“In a session, if you incorporate dribbling, shooting, changing direction and ball protection, you tick those boxes every week.

“I always work off the principle of teaching just some core things. One would obviously the motor skills – allowing kids to experiment and explore with their body in different environments through different experiences, dribbling as much as they can, ball contact and changing direction with the ball. And kids love to score goals, so in every session, make sure there’s a goal.

“When I plan a session, rather than having a curriculum week by week, I always just think – what is the game and what are we trying to achieve from it? How many ball touches? How many opportunities are there to score? Are they doing the right thing? Are they waiting too long? Are there lines?

“I don’t think we ask grassroots players enough what they want to do – we always give them what we think they need.

“But, ultimately, it’s their learning and you learn better when it is fun. So having that open dialogue at times with children is great.”

 

SCW: Some coaches fall into the trap of thinking they need to do something new and amazing every single session. How much do you think you can repeat things you’ve already done, if they work?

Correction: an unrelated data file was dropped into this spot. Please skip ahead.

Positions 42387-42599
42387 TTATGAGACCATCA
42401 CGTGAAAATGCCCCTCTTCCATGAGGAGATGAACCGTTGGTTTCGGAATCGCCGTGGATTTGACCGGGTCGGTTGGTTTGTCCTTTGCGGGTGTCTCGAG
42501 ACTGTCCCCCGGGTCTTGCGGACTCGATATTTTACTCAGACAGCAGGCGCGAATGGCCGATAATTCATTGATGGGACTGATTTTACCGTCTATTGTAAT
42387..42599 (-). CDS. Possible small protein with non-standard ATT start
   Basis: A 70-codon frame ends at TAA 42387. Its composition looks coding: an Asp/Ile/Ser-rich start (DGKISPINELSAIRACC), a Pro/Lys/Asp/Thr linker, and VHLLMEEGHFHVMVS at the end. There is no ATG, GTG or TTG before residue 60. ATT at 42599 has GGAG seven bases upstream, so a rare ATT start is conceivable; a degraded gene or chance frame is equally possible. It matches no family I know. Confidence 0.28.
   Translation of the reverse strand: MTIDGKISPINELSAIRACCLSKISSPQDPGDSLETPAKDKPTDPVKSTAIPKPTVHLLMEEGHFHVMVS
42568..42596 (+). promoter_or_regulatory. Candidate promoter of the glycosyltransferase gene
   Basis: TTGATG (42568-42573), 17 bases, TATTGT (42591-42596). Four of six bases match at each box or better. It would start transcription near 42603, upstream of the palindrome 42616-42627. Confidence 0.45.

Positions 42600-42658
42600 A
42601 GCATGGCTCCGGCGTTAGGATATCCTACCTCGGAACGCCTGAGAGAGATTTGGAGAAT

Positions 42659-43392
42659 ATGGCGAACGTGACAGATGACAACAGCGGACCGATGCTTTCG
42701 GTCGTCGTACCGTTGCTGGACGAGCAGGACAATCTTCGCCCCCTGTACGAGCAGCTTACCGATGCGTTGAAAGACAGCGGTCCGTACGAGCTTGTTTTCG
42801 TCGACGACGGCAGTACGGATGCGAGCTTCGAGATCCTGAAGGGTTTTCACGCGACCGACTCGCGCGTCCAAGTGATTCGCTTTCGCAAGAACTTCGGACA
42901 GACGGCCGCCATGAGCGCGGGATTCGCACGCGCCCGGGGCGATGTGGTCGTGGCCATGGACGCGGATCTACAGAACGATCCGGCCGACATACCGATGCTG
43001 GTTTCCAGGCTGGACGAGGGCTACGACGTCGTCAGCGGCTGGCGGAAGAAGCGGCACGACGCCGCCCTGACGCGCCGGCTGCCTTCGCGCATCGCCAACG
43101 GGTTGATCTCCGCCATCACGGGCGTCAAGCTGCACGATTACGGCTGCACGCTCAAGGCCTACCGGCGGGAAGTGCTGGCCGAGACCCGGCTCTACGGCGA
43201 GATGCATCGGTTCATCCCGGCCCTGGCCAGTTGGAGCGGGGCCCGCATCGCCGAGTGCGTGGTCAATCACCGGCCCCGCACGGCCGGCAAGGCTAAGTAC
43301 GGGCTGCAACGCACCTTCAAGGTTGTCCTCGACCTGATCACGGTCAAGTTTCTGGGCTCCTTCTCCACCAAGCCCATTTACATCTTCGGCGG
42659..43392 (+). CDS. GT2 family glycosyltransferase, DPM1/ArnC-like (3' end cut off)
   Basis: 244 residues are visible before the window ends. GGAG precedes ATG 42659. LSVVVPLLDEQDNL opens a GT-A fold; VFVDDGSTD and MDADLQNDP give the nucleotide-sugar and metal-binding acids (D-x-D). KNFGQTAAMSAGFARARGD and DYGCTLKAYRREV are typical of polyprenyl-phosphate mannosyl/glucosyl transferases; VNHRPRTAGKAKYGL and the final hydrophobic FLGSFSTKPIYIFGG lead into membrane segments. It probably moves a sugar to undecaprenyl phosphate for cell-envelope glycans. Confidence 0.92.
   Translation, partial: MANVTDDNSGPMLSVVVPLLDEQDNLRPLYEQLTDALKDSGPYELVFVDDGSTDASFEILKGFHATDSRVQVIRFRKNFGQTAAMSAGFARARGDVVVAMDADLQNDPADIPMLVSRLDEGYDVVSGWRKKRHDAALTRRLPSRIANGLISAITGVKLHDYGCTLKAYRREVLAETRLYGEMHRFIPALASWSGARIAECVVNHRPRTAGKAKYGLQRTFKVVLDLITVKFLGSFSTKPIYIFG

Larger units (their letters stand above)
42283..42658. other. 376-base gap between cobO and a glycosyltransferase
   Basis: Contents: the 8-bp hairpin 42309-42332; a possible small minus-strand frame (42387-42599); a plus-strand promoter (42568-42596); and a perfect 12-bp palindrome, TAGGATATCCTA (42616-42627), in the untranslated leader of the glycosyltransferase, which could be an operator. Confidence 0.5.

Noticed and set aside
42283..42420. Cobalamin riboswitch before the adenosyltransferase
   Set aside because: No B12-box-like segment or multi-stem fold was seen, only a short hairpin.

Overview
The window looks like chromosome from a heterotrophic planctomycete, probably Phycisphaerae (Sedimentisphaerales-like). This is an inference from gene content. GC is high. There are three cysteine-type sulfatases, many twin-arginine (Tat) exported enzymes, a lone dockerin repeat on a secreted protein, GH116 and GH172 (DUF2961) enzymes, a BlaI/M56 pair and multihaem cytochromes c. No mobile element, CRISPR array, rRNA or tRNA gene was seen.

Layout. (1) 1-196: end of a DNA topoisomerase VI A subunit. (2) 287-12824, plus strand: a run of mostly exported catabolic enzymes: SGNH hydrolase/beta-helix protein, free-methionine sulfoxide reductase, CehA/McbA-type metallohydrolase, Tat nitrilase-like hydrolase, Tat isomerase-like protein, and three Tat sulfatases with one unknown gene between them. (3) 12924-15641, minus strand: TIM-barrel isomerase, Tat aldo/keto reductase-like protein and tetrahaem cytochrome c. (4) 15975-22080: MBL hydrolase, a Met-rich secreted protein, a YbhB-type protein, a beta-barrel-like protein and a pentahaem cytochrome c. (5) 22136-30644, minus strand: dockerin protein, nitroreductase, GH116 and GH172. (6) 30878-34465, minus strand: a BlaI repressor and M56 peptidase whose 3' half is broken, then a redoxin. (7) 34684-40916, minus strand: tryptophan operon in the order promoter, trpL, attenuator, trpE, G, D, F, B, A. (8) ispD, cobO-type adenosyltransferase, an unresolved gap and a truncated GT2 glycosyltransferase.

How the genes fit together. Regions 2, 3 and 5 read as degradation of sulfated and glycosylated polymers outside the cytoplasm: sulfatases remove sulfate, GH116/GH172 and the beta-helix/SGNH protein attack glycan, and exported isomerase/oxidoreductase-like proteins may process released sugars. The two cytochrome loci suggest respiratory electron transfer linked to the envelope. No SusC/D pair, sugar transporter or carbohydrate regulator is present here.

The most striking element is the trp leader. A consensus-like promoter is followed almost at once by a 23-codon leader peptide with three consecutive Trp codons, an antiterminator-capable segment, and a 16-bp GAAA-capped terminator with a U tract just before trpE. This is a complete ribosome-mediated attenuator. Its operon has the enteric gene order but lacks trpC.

WC: “Loads. I’ve run the same game for six weeks running. If the kids enjoy it – and this is the key thing, asking them if they enjoy it – and if there’s lots of learning returns in it, lots of ball contacts, lots of dribbling, lots of goal scoring, why change it?

“There’s little tweaks you can make, like numbers up, numbers down, adding a goal in, adding some constraints or adjusting the area size – but if they enjoy it, then keep going at it.

“Everyone has their favourite activities or sessions that they do, especially the grassroots coaches, because many of them just tried to survive an hour on the field.

“What are the things they can hang their hat on that really works, and they’re confident to do?”

Coach sitting to tying sport shoelaces of kid soccer players before training football or football match. football or soccer academy.

SCW: What is it that sets a really good coach apart?

WC: “Human connection. In some of the top coaches – Pep Guardiola and Jurgen Klopp – you can just see the character and the passion that they have.

“You can have as much information and knowledge and IQ level as you want, but if you don’t have that human connection with people, and they don’t buy into the empathy, the honesty and the trust, and that what this coach is telling me is really going to help me, then you lose them.

“Humans are so diverse. Having the skill set to understand the character’s personality, what they need and why they play, is so important. Finding those little nuggets of information that are important to that specific human is is key.

“Sometimes coaches can get caught in a trap of ‘I’m coaching a team’. It is a team sport, but you’re coaching individuals to work in a system in a team.